On Wednesday, the House Judiciary Committee will vote to add an hour of questioning time to their Thursday hearing with William Barr regarding Robert Mueller’s probe. These 60 minutes have reportedly left Barr scared, because he has threatened not to attend the hearing due to this proposed format.
The primary fear factor for Barr appears to be questioning from staff counsels. House Judiciary Chairman Jerry Nadler (D-N.Y.) has proposed that legislators will each get five minutes to question Barr, and then Democratic and Republican staff would each have a half-hour for more in-depth questioning. Nadler reiterated on Monday, though, that Barr’s preferences will not influence the format.
“There is no middle ground. It’s none of the business of a witness to try to dictate try to a congressional committee what our procedures for questioning him are,” he stated, as per CNN.
The Democrat also noted that the Justice Department appears “very afraid” of Barr having to answer committee staff’s queries (insert lawyer joke here). The attorney general is already set to testify in front of the Senate Judiciary Committee, which is headed up by Republicans, on Wednesday. He also voluntarily agreed to testify before the House Judiciary Committee the following day, an event that may just end up with an empty chair, as it will be going forward with or without Barr present.
Justice Department spokesperson Kerri Kupec said on Sunday, “The attorney general agreed to appear before Congress. Therefore, members of Congress should be the ones doing the questioning. He remains happy to engage with Members on their questions regarding the Mueller report.”
If Barr doesn’t turn up on Thursday, an outcome that is increasingly likely considering his format objections, CNN has characterized it as a “major escalation in the dispute between the committee and the Trump administration,” particularly regarding Barr’s handling of the Mueller report.
Democrats and Republicans remain at odds over the precedent or staff attorneys asking questions in such hearings. Nadler spokesman Daniel Schwarz noted that committee staff conducted detailed questioning at impeachment proceedings for Presidents Richard Nixon and Bill Clinton, and did the same in private for the probe into the Justice Department and FBI’s conduct during the Hillary Clinton and Russia investigations (which, by the way, was Republican-led). A Republican Judiciary Committee spokesperson has said, though, that there is no precedent for staff to ask the attorney general questions at this hearing.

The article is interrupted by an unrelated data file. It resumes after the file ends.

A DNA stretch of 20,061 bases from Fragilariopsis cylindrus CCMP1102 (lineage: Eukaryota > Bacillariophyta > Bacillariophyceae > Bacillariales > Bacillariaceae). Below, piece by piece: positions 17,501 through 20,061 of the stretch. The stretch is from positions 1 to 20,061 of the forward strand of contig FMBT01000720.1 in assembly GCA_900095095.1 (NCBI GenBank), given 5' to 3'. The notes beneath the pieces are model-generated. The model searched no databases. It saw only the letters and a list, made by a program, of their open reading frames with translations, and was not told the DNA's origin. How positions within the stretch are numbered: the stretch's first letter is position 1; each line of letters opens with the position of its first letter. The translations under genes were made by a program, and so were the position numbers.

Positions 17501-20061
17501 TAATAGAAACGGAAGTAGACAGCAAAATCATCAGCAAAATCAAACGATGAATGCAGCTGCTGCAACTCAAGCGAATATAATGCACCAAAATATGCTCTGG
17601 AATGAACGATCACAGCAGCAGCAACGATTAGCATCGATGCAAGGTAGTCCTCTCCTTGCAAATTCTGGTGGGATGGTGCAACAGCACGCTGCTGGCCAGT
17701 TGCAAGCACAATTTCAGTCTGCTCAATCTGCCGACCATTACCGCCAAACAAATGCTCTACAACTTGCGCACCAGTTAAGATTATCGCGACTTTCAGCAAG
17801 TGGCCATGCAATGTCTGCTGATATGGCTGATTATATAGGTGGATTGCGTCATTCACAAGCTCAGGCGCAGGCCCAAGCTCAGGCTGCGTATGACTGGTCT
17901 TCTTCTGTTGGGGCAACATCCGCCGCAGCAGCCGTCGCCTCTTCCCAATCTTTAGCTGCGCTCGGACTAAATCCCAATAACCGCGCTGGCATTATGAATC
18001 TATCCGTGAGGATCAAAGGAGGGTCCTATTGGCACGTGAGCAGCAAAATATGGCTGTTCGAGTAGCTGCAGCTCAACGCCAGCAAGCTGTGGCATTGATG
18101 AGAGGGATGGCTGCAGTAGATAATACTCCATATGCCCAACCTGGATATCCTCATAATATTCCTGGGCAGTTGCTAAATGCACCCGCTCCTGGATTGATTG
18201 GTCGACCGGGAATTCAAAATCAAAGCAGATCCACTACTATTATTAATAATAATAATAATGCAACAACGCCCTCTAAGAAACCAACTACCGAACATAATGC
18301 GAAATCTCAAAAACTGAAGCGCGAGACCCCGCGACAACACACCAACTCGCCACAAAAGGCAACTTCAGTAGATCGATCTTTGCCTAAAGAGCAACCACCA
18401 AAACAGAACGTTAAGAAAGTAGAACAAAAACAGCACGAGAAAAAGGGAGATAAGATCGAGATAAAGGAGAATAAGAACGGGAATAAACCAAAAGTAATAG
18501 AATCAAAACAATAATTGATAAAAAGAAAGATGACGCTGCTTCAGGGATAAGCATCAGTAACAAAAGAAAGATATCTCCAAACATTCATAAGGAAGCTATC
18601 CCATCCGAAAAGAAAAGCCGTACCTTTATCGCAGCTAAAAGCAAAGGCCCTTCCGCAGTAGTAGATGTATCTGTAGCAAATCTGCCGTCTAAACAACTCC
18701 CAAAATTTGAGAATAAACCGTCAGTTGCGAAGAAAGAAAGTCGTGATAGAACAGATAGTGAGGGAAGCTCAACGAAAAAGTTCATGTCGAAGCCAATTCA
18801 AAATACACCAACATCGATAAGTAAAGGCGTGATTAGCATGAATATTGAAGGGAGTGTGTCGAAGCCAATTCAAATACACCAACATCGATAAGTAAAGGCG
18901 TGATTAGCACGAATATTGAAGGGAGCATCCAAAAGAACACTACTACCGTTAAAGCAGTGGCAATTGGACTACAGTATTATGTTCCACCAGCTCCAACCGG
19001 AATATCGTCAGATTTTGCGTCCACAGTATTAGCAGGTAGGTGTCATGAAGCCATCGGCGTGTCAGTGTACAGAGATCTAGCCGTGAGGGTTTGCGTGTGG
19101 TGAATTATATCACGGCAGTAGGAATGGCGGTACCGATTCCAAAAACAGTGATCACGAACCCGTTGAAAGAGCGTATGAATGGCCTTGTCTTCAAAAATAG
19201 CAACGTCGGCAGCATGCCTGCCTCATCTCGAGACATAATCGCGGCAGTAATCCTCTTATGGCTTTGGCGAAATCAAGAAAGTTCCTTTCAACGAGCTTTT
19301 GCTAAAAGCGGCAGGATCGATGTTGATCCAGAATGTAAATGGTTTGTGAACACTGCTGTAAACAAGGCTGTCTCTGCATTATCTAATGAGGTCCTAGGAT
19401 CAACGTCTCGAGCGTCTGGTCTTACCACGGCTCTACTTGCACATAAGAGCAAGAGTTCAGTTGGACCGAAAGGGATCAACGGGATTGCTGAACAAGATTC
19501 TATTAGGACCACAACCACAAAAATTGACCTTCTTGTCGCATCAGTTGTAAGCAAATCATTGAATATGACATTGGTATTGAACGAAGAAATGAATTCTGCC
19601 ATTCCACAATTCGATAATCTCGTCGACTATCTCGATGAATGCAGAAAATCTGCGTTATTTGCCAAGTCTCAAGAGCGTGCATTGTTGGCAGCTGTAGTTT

Wednesday also marks the deadline for the Justice Department to comply with Nadler’s subpoena to acquire the unredacted Mueller report and the special counsel’s accompanying evidence. Additionally, Nadler issued a subpoena for former White House counsel Don McGahn to appear before the committee and answer questions about possible obstruction of justice charges for Trump. However, the White House may be preparing to use executive privilege to keep McGahn from appearing before the committee. Boy, for people who claim to be totally innocent, all these guys seem pretty afraid of answering questions under oath!
Nadler said that, in this case, Trump cannot invoke executive privilege, explaining:
The President says he doesn’t want people talking about certain things, but they have already talked about those things to Mueller and to others. So that means if there was any executive privilege it’s been waived, you cannot waive the privilege and then reassert it. So there is no legal excuse whatsoever … The only question is how long they will draw it out in court before the subpoena is followed, and how contemptuous of Congress this administration will be.
Can’t wait to find out.